By Mary Elizabeth Dial , Staff Correspondent
The ecumenical Hymns for Hunger concert filled the sanctuary of Gadsden First United Methodist Church last Sunday, March 5, for the third year in a row. Choir members from 12 churches in Gadsden and Rainbow City came together to perform hymns and classical pieces under the direction of GFUMC’s Russ Waits.
The free event accepted donations of money and canned goods to be given to the Etowah County Community Food Bank. The money, which amounted to over $1,400, and the food items will be used to support the Love Center Family Shelter, the Etowah Baptist Mission Center, the Salvation Army of Gadsden and the Way of the Cross as they replenish supplies from the rush of the winter holidays.
This year’s collection was the largest of the event’s history, almost five times as much money as it gained in its first year. Surprisingly, the concert itself shrank since last year, largely due to scheduling conflicts.
“We had a smaller choir than we had last year,” said organizer and GFUMC organist Benny McNair. “I think the crowd was [also] smaller this year… One thing’s for sure, the people who were there enjoyed it.”
There was plenty to enjoy about the concert. In addition to the choir, it featured a pianist, McNair on GFUMC’s impressive pipe organ, two trumpeters and a special finale by Gadsden Police Lt. Wayne Hammond performing Amazing Grace on bagpipes. A reception immediately after the concert provided cookies, punch and conversation.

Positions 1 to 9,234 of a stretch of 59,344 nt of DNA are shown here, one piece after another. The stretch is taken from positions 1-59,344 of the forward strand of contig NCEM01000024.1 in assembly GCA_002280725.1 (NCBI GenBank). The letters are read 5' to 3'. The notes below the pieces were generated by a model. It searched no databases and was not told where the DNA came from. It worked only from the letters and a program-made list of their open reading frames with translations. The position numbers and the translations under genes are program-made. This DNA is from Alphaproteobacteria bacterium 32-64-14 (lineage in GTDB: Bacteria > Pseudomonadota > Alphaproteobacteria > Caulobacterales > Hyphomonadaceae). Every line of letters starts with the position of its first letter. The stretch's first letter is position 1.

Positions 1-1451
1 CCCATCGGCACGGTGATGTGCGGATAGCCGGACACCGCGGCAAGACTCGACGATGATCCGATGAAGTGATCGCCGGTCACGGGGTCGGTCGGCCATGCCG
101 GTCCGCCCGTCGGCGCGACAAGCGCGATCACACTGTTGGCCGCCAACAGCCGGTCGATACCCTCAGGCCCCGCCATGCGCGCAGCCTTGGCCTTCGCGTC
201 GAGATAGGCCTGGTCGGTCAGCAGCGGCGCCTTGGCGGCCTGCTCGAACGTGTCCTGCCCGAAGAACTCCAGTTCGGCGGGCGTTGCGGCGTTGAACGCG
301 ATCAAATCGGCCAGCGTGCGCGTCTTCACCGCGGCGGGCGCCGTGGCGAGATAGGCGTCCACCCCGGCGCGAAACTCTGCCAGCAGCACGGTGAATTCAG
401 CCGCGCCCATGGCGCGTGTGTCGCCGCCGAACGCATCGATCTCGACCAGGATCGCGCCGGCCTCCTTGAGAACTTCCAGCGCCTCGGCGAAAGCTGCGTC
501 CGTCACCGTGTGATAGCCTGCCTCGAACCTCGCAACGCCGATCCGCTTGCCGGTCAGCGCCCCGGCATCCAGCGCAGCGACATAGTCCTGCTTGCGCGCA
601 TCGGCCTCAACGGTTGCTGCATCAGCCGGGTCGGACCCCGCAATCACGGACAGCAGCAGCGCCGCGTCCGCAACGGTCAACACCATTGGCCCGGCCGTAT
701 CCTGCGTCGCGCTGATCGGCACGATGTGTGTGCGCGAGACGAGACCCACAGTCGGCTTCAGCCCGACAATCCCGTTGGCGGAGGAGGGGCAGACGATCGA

In its first year, Hymns for Hunger was held in late January in an attempt to provide more immediate support after Christmas. The event was moved to March last year, affording more time for rehearsals and preparation as well as avoiding beginning-of-year scheduling conflicts with the various churches. The choice to move the event to later in the year also ensured better weather and helped the concert to grow.
“It’s grown a little bit each year,” McNair said. The choir proved to be too large for the choir loft and overflowed onto the pulpit, and volunteers had to bring out folding chairs for concertgoers who arrived after the pews had filled.
Gadsden First United Methodist has been the home of Hymns for Hunger since its beginnings. In addition to its central downtown location, which gives it a front-row seat to the problems facing Gadsden’s homeless community, the church’s historic sanctuary was refurbished only a couple of years before the first Hymns for Hunger concert, with the new slate floors resulting in a remarkable improvement in sound quality.
The music was well performed and thoroughly enjoyed by attendees, but organizers and concertgoers alike kept their focus on the cause.
“The need keeps growing,” said McNair, referring to the growing population of homeless and hungry individuals in Etowah County. “If there’s a need, we try to fill it.”
The mission to keep filling needs means that Hymns for Hunger is here to stay. Choir members were particularly excited to start preparing and planning for next year.
“If we’re all living and breathing next year, we’ll do it again,” McNair promised. With any luck, local music lovers will continue to support Hymns for Hunger for years to come.